WFPB Is More Than Just Salads

With the success of the film Forks Over Knives, more and more people are becoming aware of the long-term health benefits of adopting a WFPB diet.  This means that more and more people are considering making significant dietary changes in order to recapture their health.  The initial excitement people feel about becoming the locus of control over their own health can quickly subside when the barriers to changing to a WFPB diet seem too great to overcome.  One of the biggest barriers is the common perception that everyone that follows a WFPB diet eats like a rabbit. 

 You may be considering a WFPB diet and lifestyle, but are not confident you can follow through because you perceive the diet to be overly restrictive.   There is no denying that it is restrictive, as you will have to eliminate or drastically reduce all animal products, added oils and added sugars. It’s also important to eat a fair amount of raw and/or cooked fruits and vegetables. For many people this can be hard to wrap their heads around.

If you are one of these people, I suggest that you look at what you CAN eat on a WFPB diet, rather than what you can’t eat.  Below I’ve listed foods that you can eat when following a WFPB diet:  This list is not complete!


Apples, pears, oranges, tangerines, tangelos, lemons, grapefruit, kiwi, limes, cherries, pineapples, bananas, pomegranates,  peaches, nectarines, plums, grapes, blueberries, strawberries, raspberries, blackberries, goji berries, mangoes, prunes, raisins, dates, apricots, cantaloupe, honeydew, watermelon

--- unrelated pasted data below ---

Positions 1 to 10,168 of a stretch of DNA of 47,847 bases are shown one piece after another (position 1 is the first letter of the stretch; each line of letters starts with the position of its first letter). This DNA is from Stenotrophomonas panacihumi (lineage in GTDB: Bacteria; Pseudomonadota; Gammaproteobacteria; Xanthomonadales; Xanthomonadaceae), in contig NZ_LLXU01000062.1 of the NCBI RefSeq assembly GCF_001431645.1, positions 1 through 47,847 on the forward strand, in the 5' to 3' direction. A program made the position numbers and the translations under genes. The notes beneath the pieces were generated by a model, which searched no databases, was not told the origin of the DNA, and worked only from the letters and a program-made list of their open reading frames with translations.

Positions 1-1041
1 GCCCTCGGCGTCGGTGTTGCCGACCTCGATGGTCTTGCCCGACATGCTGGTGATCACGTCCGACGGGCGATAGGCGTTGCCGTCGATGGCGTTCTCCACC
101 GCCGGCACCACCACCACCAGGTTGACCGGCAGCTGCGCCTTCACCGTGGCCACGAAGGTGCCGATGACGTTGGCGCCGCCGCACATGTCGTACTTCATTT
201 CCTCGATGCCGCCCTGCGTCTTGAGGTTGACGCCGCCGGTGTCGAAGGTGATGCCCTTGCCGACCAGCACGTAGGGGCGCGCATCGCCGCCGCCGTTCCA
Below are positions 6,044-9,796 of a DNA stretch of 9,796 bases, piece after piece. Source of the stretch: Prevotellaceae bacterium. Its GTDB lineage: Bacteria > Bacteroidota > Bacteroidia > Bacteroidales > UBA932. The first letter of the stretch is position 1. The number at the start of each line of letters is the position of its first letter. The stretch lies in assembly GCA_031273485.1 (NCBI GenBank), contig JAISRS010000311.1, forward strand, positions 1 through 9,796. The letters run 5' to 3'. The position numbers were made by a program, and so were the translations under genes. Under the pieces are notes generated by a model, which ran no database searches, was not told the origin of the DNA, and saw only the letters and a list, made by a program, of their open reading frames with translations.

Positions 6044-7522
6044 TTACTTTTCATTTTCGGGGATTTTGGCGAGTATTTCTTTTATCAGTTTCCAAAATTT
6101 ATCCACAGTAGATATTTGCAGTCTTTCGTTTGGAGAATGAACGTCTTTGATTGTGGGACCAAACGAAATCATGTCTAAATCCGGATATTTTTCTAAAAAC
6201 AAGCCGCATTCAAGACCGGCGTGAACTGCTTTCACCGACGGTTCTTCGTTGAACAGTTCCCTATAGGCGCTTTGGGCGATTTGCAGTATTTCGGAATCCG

Kale, collard greens, mustard greens, turnip greens, spinach, broccoli, broccoli raab (rapini),  beet greens, dandelion greens, kohlrabi,  cabbage, red cabbage, okra, bok choy, carrots, onions, garlic, beets, radishes, lettuce, tomatoes, jicama, corn, potatoes, sweet potatoes, peas, squash, eggplant,


 Rice, wheat, corn, rye, barley, *quinoa, *buckwheat, *amaranth, teff, spelt, millet, oats,

 (*Quinoa, buckwheat and amaranth don’t meet the botanical definition of “grains”, but they are grain-like nutritionally)


Navy Beans, Pinto Beans, Kidney Beans, White Beans, Black Beans, Garbanzo Beans (Chick Peas), Split Peas, Lentils, Black-eyed Peas, Pigeon Peas,

 Not Just Salads

Pizza, pasta, bread, hot cereals, cold cereals, sandwiches, burgers,  burritos, tacos, enchiladas,  soups, stews, potatoes, sweet potatoes,  casseroles, corn, peas, desserts, frozen desserts, **nuts,**seeds and **avocadoes

 (**Not allowed on Dr. Esselstyn’s heart disease reversal diet)

 If you like the majority of these foods, you can eat them without considering portion size. Eat until you are comfortably full.  By focusing on the foods that you are allowed to eat, I think you’ll agree that it doesn’t seem so restrictive.  As you eat these foods, over time, they will be the foods you want to eat all the time.  You’ll look back and wonder why you ever thought WFPB was a highly restrictive diet.


  1. Dan Meyers says:

    I have been becoming more and more WFPB and the results are astounding. First the arthritis pain, then 16 pounds in two months and lately the energy level. I can hardly wait until tomorrow; cause I get healthier every day. Thanks to all the doctors who espouse the WFPB way of life. Now if all Primary Care physicians and especially the hospitals and clinics they work for could be gutsy enough to start recommending it and even serving it to their in-hospital patients. Time to deal USDA a message from the people they are supposed to be serving.

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